Monson: Why Luke Staley may ask for his retired number to be removed from BYU’s football stadium. It’s about the Honor Code.

(Francisco Kjolseth | Tribune file photo) Luke Staley is interviewed by the media regarding his number being retired during BYU Football Media Day at BYU Broadcasting in Provo on Friday, June 23, 2017.

When BYU retired Luke Staley’s No. 6 in September 2017, the greatest running back the school has ever seen, a first-team All-American and Doak Walker Award winner, was thrilled.

“This is something that I never imagined,” he said back then. “It’s a total honor for me.”

It is a total honor for him no more.

It is an abridged honor, an honor with an asterisk.

It’s an honor he’s considering turning away from.

The reason?

Staley has had his fill of the way BYU enforces its Honor Code, the way it takes religion and hammers students over the head with it, creating an environment of fear for those who are less-than perfect in following the code.

“That’s not what religion should be,” he says. “It’s not what it should do.”

Staley has no issue with the Honor Code itself. He understands BYU is a private religious school with its own standards.

But he is troubled by the sometimes harsh enforcement and he’s disturbed by the school’s encouragement for students to rat one another out and for ecclesiastical leaders to report student confessions to the Honor Code Office for further review. He’s bothered, so much that, in his quiet moments, he wonders whether it’s more important, more useful, for him to have his name and his retired number taken off the stadium where he rushed for so many yards, where he caught so many passes, where he won so many games.

He’s firing off no threats, declarations or demands, just looking for an earnest way to draw attention to a significant cause.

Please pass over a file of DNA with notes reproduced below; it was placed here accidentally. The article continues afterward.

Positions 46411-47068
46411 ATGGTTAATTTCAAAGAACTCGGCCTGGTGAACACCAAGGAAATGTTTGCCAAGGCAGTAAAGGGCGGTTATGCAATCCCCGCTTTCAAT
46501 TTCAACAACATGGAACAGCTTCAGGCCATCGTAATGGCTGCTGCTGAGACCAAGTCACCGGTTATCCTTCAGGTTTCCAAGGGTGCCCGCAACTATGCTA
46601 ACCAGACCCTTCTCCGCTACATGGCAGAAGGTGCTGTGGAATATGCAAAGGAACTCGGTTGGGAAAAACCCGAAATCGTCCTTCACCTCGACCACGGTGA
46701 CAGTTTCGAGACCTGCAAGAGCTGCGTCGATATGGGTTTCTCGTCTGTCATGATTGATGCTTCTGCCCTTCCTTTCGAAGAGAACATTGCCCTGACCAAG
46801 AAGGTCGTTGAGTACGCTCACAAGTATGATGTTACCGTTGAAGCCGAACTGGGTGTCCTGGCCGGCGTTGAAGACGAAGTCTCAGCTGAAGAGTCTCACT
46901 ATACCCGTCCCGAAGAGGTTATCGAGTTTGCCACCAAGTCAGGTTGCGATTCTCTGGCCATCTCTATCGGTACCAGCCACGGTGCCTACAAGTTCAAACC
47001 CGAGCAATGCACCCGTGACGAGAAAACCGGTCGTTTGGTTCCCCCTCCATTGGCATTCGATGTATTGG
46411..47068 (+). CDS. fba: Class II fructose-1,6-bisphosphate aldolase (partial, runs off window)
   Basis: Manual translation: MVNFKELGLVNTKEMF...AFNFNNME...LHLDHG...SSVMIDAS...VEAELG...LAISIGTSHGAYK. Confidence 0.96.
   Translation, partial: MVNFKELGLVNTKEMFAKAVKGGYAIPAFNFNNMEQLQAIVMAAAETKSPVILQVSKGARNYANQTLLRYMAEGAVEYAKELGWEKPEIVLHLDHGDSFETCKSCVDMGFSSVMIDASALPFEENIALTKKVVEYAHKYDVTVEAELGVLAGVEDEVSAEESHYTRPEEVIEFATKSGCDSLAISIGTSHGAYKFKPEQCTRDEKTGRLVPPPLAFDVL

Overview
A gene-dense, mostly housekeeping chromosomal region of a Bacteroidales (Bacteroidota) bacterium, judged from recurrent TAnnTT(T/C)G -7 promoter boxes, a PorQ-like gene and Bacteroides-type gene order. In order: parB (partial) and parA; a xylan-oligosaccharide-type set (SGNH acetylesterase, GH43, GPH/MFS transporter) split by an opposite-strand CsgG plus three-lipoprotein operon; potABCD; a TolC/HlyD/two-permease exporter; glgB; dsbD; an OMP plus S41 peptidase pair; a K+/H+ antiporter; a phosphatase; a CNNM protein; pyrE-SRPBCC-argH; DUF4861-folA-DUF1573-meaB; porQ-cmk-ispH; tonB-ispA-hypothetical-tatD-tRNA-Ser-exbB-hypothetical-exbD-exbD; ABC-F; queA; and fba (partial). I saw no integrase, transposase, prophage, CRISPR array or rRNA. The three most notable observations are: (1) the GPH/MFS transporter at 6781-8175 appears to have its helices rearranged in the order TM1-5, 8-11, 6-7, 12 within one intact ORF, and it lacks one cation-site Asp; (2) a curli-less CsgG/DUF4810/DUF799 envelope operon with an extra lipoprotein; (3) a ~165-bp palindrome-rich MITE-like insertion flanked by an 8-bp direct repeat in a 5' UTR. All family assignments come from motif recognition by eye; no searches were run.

“When I grew up, all I wanted to do was play on that field in college,” he says. “I still get goose bumps when I see my name and number up at the stadium. I want to make it clear that I love BYU. But now I wonder if there’s more value for me to take down my name to raise awareness for how BYU is handling these issues. I feel that strongly about it.”

BYU’s Honor Code is a set of strictures that prohibits, among other things, premarital sex, all forms of physical intimacy that give expression to homosexual feelings, the use of alcohol, tobacco and drugs, the drinking of coffee and tea, and includes a grooming standard that disallows long hair and beards for men and certain styling and fashion choices for women.

(Rick Egan | Tribune file photo) BYU's Luke Staley is seen in a game against Air Force Academy in Oct. 2001.

Staley says he never had a problem complying with the Honor Code himself, never had any run-ins with the Honor Code Office, when he was playing at BYU. The only thing he broke was records on the field from 1999 to 2001. During his junior season, Staley rushed for 1,582 yards and scored a total of 28 touchdowns on one of the Cougars’ best-ever offenses. He was named the nation’s top running back, having led BYU to a 12-0 record before fracturing an ankle, and missing the final two games, both of which the Cougars lost. He subsequently entered the NFL draft.

But in the years since he left the school, especially in the most recent ones, upon reflection, he does have a significant problem with the effect the way the Honor Code is enforced has on students there.

“I don’t think it’s right,” he says. “Religion should be there to help people, not to punish them. These are young people who are trying to find their way in life, and sometimes they make mistakes, they don’t always follow the code. There should be some consequences, I get it, a means to help those students, but that doesn’t mean it’s in their best interests to suspend them or kick them out. They should be allowed to learn from their mistakes, according to their beliefs, maybe with a bishop or somebody else in private. The means the Honor Code Office uses to uncover those mistakes is over the top. To have an administrative arm step in and add an extra layer of penalty is, in my mind, not acceptable.”